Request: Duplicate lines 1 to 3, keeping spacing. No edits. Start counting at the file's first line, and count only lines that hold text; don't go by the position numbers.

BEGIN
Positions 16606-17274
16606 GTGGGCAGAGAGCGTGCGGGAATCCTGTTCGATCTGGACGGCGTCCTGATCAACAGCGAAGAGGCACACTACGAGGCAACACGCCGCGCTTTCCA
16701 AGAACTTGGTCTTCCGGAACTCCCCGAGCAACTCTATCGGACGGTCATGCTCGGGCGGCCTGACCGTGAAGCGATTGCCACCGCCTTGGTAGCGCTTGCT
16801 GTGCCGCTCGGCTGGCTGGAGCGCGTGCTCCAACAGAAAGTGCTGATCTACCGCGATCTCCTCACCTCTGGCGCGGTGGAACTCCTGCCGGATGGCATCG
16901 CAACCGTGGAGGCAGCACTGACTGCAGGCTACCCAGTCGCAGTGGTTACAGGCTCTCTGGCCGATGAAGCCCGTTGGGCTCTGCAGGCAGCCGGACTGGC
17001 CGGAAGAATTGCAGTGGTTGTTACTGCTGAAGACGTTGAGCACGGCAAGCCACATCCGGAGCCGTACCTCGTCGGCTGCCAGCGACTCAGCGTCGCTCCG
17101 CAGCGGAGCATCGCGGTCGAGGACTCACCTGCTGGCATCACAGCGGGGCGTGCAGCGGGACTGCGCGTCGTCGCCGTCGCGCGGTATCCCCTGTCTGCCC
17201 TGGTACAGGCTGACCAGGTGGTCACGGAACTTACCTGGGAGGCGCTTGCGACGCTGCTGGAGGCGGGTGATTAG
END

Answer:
Positions 16606-17274
16606 GTGGGCAGAGAGCGTGCGGGAATCCTGTTCGATCTGGACGGCGTCCTGATCAACAGCGAAGAGGCACACTACGAGGCAACACGCCGCGCTTTCCA
16701 AGAACTTGGTCTTCCGGAACTCCCCGAGCAACTCTATCGGACGGTCATGCTCGGGCGGCCTGACCGTGAAGCGATTGCCACCGCCTTGGTAGCGCTTGCT